Wednesday, 1 September 2010

Blair deepens Labour's wounds with brutal attack on Brown

One of the gob-smacking revelations to emerge from Tony Blair’s memoir A Journey is his support for David Cameron’s economic policy.
“We should have taken a New Labour way out of the economic crisis: kept direct taxes competitive, had a gradual rise in VAT and other indirect taxes to close the deficit, and used the crisis to push further and faster on reform,” writes the former Labour leader.
Just in case we don’t get the point he adds: “If governments don't tackle deficits, the bill is footed by taxpayers, who fear that big deficits mean big taxes, both of which reduce confidence, investment and purchasing power.”
Blair takes the credit for giving the Bank of England independence in 1997, and, I believe, writes that Brown’s espousal of light touch financial regulation contributed to the hole the UK banks slid into. He details how Brown ruthlessly stymied pension reform.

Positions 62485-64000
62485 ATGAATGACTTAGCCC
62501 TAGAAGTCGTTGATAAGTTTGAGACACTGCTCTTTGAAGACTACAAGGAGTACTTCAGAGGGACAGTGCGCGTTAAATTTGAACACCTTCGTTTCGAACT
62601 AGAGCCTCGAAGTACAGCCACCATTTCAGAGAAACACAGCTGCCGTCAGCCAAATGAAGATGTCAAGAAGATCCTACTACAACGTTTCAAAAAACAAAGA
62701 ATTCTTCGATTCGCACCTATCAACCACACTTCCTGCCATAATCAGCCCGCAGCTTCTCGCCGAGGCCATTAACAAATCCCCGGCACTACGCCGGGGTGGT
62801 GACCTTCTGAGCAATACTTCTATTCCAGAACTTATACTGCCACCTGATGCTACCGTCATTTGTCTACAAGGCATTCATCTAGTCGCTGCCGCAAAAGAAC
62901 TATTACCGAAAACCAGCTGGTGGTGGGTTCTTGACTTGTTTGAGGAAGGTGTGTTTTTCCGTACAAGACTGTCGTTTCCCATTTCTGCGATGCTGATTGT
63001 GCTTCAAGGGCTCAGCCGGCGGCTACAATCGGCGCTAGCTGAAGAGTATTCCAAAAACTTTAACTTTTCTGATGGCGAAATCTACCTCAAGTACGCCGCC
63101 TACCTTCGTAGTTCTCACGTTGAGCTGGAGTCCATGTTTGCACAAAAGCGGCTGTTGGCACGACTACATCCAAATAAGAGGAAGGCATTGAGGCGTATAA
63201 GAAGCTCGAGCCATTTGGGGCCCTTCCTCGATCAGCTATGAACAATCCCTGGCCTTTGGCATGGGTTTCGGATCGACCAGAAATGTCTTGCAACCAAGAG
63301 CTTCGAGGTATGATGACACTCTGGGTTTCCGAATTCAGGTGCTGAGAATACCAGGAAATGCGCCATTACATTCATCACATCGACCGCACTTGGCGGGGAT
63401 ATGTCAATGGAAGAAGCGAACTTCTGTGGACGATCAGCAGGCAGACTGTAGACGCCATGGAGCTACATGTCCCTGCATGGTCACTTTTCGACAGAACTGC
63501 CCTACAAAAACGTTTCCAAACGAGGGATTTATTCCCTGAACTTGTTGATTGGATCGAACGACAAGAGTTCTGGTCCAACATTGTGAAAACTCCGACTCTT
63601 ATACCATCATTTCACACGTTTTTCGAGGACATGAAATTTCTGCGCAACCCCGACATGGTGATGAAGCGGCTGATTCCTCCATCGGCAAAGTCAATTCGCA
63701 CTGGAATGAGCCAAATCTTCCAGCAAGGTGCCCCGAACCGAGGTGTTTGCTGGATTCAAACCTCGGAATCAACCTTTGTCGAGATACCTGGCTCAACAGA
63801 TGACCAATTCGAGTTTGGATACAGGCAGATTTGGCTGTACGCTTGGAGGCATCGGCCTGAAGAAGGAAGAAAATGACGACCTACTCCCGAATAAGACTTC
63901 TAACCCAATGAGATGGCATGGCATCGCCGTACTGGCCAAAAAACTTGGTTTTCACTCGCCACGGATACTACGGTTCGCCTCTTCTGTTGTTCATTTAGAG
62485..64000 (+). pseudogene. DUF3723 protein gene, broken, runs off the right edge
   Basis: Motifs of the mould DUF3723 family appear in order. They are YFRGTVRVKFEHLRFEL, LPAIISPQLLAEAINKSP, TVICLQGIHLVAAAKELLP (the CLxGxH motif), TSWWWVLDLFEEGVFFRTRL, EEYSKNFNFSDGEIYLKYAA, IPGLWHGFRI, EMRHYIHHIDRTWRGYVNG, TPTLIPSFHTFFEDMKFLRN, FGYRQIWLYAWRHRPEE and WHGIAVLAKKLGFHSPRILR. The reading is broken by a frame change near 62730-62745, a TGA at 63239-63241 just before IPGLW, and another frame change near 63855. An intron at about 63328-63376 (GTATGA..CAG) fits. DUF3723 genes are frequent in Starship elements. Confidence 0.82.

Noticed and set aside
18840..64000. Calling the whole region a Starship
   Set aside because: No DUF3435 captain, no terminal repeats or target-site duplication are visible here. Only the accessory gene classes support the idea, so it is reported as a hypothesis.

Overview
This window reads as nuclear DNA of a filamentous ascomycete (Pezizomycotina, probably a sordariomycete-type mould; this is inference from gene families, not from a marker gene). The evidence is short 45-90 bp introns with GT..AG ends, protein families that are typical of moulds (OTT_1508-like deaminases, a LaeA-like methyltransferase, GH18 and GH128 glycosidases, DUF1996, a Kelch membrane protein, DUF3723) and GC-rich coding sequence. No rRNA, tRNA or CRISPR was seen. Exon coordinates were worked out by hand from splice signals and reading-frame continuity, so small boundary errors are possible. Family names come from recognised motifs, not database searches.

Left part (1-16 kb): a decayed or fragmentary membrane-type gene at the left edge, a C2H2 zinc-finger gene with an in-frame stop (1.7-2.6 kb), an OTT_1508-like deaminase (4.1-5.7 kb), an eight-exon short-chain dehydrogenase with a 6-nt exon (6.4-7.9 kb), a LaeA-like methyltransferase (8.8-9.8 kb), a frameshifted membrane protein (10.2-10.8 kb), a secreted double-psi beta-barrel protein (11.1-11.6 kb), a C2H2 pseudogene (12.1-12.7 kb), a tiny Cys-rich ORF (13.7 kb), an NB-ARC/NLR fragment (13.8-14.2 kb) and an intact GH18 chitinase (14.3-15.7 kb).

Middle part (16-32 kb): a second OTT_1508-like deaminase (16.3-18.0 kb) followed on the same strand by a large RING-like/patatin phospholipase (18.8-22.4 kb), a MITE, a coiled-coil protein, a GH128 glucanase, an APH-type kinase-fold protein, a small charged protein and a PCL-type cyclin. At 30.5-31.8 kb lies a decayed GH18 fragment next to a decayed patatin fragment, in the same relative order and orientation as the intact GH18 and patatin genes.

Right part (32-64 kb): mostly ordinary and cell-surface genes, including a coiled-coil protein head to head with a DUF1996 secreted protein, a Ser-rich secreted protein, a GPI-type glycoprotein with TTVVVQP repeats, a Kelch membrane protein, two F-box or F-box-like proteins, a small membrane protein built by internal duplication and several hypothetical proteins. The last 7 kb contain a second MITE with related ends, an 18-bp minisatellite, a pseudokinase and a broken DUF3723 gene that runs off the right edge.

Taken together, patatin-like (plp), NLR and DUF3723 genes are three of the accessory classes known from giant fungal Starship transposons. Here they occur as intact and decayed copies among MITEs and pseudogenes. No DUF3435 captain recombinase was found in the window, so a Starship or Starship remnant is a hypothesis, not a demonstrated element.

Taken together Blair has undermined his former Chancellor’s main claim to success – his economic nous. But let’s leave the issue until we see Brown’s own book and what assertions he makes for his role in dragging the world financial system back from the edge.
As a former national newspaper journalist I take particular exception to Blair’s detailed account of his war with Brown. At the time New Labour spin – led by Alistair Campbell – insisted that these reports were a Fleet Street fiction.
We learn now the battle was a very real one, which drove Blair to drink. Instead of the truth the press were fed photo opportunities of the two men eating ice cream together.
It’s too late for Blair to say he always knew Brown would make a disastrous prime minister.
As far the Iraq conflict Blair remains in denial that he led Britain – on George Bush’s coat tails - into a illegal war that apart from the bloodshed has been a rallying cry for Islamic extremists, boosted the power of Iran, and sapped resources from the bigger world terror threat located in Afghanistan.
Looking at the leading candidates in the current Labour leadership race the same old divisions persist with Blairite David Miliband versus Brownites Ed Miliband and Ed Balls. The new leader - I'm backing David M. - has to heal the rift before Labour can expect to be again trusted by the British electorate.

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